Fs mass spectrometry and photoionization
Time-of-flight mass spectrometry (Tof-MS) is a well established technique for determining
ions masses and their relative concentrations. Tof-MS begins with gas-phase ion formation and
then involves ion acceleration through an electric field into a field-free drift region. The acceleration voltage, giving all
ions the same kinetic energy, propels the ions at different velocities based on their specific
mass-to-charge ratios. Subsequently, the ions are allowed to drift in a field free region where
they separate spatially as a function of their individual kinetic energies. Lighter ions will
move faster than heavier ions. Following ion detection, peaks representing ion-packets each having the same mass comprise the
mass spectrum, and the time needed to travel the length of the drift region can be related to the mass of the ion.
Figures: Time of flight fs multiphoton ionization setup and a corresponding ion mass spectrum from an Zn ablation source.
The source can be exchanged by either a pyrolytic, a photolytic or a discharge source.
In the context of renewable energy storage processes,
the Zn/ZnO redox-cycle gained much attention in the
last years. The aim is to store solar thermal energy in
the form of metallic zinc by dissociation of zinc oxide in
a solar heated reactor. The process inside the reactor
comprises in essence two steps: evaporation and
dissociation of solid ZnO(s),
ZnO(s) --> Zn(g) + O
and subsequent rapid cooling with condensation of zinc,
Zn(g) --> Zn(s). Due to re-oxidation, possibly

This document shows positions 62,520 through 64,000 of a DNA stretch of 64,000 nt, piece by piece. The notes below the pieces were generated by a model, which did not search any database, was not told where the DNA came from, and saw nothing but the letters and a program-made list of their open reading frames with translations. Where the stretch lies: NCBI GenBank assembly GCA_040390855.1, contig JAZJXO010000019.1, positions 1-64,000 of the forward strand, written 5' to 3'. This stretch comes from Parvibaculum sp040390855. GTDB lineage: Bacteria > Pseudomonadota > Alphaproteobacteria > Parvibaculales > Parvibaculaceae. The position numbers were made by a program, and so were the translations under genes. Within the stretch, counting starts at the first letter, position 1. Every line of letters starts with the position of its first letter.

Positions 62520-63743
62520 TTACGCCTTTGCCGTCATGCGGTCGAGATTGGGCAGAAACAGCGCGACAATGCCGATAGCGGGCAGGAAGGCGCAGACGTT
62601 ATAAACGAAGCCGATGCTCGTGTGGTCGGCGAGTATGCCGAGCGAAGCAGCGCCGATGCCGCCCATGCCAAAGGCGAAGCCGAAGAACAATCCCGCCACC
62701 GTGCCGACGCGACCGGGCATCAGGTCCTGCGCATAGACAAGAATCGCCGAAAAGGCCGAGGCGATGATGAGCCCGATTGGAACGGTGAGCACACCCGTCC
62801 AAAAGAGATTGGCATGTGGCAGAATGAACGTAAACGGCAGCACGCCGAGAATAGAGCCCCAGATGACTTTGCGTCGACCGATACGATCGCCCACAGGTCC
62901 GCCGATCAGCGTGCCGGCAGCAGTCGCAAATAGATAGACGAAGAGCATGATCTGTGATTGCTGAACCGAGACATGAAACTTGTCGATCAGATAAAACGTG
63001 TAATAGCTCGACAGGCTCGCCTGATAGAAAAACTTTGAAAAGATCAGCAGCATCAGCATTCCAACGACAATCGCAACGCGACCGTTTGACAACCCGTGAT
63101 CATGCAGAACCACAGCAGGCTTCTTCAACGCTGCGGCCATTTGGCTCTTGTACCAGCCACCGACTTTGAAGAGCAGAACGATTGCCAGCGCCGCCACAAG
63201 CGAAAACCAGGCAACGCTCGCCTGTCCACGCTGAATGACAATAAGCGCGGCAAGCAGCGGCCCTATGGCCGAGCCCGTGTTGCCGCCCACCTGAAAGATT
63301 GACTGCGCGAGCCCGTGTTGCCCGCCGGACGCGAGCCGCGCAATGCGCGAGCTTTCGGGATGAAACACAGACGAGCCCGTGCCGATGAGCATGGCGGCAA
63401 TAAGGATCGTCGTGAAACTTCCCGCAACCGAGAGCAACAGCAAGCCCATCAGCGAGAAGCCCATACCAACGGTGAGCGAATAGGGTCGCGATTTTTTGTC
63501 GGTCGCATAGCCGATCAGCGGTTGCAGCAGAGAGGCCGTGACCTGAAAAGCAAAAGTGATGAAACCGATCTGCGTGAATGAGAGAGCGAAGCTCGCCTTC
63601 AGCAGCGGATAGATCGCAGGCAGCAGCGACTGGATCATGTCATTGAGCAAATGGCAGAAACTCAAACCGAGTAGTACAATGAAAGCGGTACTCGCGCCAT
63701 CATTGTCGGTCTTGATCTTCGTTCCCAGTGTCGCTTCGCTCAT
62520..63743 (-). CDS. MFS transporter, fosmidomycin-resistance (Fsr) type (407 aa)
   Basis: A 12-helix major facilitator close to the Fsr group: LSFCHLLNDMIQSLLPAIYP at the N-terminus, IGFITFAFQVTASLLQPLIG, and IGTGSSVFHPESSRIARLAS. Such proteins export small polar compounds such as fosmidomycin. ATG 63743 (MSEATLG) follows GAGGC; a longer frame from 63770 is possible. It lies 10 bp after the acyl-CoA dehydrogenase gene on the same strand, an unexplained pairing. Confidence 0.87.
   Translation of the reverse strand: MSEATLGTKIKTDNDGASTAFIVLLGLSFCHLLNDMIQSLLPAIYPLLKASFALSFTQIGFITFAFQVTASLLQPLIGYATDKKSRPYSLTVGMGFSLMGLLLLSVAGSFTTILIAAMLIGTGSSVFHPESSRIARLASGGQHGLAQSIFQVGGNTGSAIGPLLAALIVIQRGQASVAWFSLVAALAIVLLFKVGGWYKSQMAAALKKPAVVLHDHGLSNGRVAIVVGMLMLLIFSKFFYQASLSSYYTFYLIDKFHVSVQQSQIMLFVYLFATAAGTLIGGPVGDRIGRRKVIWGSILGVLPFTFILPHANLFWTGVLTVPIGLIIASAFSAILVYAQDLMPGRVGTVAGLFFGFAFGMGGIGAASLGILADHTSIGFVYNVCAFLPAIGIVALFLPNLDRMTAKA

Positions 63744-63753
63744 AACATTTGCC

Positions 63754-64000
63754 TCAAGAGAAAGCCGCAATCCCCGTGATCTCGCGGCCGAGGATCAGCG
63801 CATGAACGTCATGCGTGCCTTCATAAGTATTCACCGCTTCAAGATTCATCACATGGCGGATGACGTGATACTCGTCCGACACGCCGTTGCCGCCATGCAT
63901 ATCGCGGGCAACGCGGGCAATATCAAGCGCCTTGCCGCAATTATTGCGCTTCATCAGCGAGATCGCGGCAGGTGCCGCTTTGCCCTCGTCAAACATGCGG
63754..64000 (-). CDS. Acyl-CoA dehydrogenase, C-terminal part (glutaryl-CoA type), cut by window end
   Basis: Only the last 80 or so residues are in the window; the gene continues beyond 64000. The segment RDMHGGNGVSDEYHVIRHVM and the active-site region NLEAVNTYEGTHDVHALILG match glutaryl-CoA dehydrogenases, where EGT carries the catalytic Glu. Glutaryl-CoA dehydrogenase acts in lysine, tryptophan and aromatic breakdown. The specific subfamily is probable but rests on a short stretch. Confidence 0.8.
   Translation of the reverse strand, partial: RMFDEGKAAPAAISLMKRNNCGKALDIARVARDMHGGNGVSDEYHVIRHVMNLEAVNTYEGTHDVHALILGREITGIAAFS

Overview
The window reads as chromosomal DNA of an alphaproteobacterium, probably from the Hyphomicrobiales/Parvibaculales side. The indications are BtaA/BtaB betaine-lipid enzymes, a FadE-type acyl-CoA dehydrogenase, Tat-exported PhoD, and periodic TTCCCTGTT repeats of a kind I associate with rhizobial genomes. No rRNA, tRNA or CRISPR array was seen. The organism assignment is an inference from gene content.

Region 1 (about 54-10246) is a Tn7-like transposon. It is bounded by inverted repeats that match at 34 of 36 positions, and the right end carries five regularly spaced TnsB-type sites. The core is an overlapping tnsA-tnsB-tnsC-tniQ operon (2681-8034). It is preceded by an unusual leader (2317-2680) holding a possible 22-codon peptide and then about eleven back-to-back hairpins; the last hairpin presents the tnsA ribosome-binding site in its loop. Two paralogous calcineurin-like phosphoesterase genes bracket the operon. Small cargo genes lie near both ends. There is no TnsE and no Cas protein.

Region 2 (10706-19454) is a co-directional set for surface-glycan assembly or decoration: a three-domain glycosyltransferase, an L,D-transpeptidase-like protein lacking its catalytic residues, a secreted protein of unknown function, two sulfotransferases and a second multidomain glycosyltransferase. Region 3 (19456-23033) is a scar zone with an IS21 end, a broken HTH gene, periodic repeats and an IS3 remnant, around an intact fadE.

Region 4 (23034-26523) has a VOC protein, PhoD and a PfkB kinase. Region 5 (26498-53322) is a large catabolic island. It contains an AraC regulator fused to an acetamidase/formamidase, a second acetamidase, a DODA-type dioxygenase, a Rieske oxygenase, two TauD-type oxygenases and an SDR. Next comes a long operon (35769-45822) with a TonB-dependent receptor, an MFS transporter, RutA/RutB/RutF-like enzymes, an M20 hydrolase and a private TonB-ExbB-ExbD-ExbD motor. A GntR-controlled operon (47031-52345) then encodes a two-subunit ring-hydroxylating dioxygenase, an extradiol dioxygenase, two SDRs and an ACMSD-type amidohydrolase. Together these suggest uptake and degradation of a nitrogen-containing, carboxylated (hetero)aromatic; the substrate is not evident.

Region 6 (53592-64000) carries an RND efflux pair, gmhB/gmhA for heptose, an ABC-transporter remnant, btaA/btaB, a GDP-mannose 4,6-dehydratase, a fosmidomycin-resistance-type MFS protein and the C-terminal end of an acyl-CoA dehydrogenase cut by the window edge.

accelerated already in the gas phase by the presence of
emanating zinc oxide clusters, the efficiency of the overall
energy storage yield may be rather poor unless adequately
rapid quenching of zinc can be realized.
Neutral ZnO and ZnOH molecules could be produced in a molecular beam by expansion of laser ablated zinc together with H2O,
O2 or N2O seeded in a rare gas (Ar, Ne, He). Due to the characteristic Zn isotope distribution, the zinc containing compounds, ionized with a 100 fs
laser pulse, could unambiguously be identified with a TOF mass spectrometer. The abundance of ZnOH produced in our experiments exceeds
the one of ZnO and ZnN by orders of magnitude if H2O is present in the system. Small quantities of (ZnO)2H and Zn2(OH)3 compounds could
also be observed. To our knowledge this is the first evidence for the occurrence of neutral ZnO and ZnOH molecules in a molecular beam.
D. Cannavo, G. Knopp, P. Radi, P. Beaud, M. Tulej, P. Bodek, T. Gerber, and A. Wokaun, Journal of Molecular Structure, 782, 67-72 (2006).